ATOMIC LAYER DEPOSITION
Plasma-Enhanced ALD (PE-ALD)
Plasma-enhanced ALD, or PE-ALD, had its start in the 90s and is now a standard offering by ALD equipment suppliers. It mitigated some limitations of thermal ALD and opened the door for new materials, processes, and applications. Learn here the basics of plasma-enhanced ALD, how it differs from thermal ALD and where Beneq is using the technique.
Article co-written by Dr. D.J. Monsma from Atomiclayerdeposition.com
Atomic Layer Deposition (ALD) is a self-limiting thin film coating method that is defined by alternating exposure of a substrate to chemical precursors. This results in the sequential deposition of (sub)monolayers and a unique conformality over 3D surfaces.
The ALD process is usually a combination of reactions between the substrate or coating surface, and a precursor or reactant. In ALD processes such as for the coating of Al2O3 using the typical TMA precursor and H2O reactant process, the activation energy required for the surface reactions is solely provided by heating the sample. Therefore, these processes are called thermal ALD processes.
Limitations of thermal ALD
Although the thermal ALD process is simple in use, it has some limitations:
- For some ALD reactions or precursors, thermal activation may not be sufficient, limiting the number of materials that can be grown.
- In thermal ALD, only the substrate temperature, and to a lesser extent, precursor vapor pressure, can influence the ALD process for a certain precursor chemistry.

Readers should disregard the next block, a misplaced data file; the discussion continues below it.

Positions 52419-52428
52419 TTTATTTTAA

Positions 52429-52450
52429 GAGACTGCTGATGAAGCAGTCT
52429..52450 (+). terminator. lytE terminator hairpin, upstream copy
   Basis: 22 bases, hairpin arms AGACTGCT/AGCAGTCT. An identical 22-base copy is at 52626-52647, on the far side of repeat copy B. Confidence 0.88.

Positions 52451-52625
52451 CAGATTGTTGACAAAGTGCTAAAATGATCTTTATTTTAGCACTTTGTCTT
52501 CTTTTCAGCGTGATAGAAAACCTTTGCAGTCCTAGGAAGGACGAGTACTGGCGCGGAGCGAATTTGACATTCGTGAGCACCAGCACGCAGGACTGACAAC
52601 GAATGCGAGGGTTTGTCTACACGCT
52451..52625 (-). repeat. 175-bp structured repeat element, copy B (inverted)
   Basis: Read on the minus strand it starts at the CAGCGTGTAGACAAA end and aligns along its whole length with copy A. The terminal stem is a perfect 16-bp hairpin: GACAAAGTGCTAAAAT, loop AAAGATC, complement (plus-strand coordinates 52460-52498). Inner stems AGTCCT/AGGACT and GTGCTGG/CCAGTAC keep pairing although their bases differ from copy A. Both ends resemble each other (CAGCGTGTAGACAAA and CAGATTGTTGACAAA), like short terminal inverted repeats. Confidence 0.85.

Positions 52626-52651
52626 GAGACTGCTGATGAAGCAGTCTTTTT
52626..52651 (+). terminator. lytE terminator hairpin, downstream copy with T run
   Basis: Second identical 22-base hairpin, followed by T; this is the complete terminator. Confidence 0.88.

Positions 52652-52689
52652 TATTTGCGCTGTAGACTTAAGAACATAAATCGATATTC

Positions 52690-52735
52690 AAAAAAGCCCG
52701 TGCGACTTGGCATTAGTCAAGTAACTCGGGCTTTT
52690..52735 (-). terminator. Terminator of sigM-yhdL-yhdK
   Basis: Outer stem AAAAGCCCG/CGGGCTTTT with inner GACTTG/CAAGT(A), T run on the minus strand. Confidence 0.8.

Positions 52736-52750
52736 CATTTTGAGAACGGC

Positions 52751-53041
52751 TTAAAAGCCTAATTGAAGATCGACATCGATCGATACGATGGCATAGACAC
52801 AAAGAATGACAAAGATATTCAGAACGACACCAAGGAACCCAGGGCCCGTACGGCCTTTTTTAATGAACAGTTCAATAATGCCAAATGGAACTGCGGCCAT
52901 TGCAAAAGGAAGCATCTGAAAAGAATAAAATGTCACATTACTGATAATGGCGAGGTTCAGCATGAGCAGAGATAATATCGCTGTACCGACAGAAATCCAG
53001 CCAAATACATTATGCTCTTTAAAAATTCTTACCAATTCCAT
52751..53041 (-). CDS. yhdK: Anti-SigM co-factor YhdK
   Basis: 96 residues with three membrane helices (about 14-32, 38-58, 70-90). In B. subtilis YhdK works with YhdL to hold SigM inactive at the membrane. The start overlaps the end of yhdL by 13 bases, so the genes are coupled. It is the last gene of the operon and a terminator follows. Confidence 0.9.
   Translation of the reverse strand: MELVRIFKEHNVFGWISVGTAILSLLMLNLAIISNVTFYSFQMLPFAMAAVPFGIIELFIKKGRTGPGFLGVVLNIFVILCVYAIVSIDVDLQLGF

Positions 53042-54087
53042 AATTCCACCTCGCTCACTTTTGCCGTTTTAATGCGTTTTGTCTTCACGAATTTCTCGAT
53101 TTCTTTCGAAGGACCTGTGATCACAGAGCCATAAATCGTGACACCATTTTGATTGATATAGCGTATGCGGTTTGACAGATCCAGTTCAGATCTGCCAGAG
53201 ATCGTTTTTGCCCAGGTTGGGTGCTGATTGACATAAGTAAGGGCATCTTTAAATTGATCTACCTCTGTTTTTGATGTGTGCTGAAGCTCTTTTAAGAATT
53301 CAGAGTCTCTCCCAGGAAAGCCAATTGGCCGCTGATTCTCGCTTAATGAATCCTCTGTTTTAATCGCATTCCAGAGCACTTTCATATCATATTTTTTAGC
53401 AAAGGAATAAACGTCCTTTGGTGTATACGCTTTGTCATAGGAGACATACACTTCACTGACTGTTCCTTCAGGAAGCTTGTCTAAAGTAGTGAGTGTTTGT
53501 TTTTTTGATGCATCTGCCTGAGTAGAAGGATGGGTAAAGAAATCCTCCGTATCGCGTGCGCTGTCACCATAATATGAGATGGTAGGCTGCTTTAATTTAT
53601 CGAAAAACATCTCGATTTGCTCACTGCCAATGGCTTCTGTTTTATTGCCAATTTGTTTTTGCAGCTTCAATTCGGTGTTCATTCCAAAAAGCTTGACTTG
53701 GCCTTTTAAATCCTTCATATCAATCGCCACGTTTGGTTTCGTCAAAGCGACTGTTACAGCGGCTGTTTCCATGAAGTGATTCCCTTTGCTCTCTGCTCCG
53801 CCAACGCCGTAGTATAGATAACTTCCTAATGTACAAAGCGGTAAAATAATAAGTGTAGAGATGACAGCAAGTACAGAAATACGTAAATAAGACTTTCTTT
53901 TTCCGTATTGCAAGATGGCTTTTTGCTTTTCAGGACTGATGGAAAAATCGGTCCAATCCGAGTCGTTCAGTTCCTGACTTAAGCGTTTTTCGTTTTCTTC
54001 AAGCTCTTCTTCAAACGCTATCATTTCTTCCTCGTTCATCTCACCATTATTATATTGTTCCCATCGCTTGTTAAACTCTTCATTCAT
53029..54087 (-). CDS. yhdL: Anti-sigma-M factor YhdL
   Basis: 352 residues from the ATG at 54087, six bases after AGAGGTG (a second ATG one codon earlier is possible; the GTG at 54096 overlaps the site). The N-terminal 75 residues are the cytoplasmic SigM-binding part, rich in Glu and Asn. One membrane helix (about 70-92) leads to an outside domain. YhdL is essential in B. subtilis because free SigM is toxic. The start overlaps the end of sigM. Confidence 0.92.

- Some popular oxidants, like water, can stick to the reactor walls, requiring high temperatures to reduce cycle time.
- Basic thermal ALD processes can be rather slow, about 1 atomic layer per second.
Plasma-enhanced ALD basics
In addition to thermal activation, reactants can be activated by means of a plasma source, known as plasma-enhanced ALD or PE-ALD. A plasma is a gaseous mixture of neutral and charged particles that is macroscopically neutral.
Most materials processing plasmas are generated by a strong electric field at low gas pressures (<10 Torr) that accelerate electrons present in the gas to high kinetic energies. When these electrons collide with the atoms and/or molecules of the background gas, they can ionize, excite, or dissociate these gas species, thus yielding electrons, ions, reactive atomic and/or molecular radicals, and photons.
Plasma-enhanced ALD (PE-ALD) uses the species generated in a plasma as reactants in the ALD process. Radicals and ions that arrive at the sample surface can provide additional energy to the surface, leading to physical changes in the sample and a materials processing space not easily accessible by chemical methods only. Mainly O2, N2, NH3, and H2 plasmas (or mixtures thereof) have been used for the growth of oxides, nitrides, and metal films.
Advantages of PE-ALD
The use of plasma-enhanced ALD has multiple benefits that make it an attractive alternative to traditional thermal ALD processes.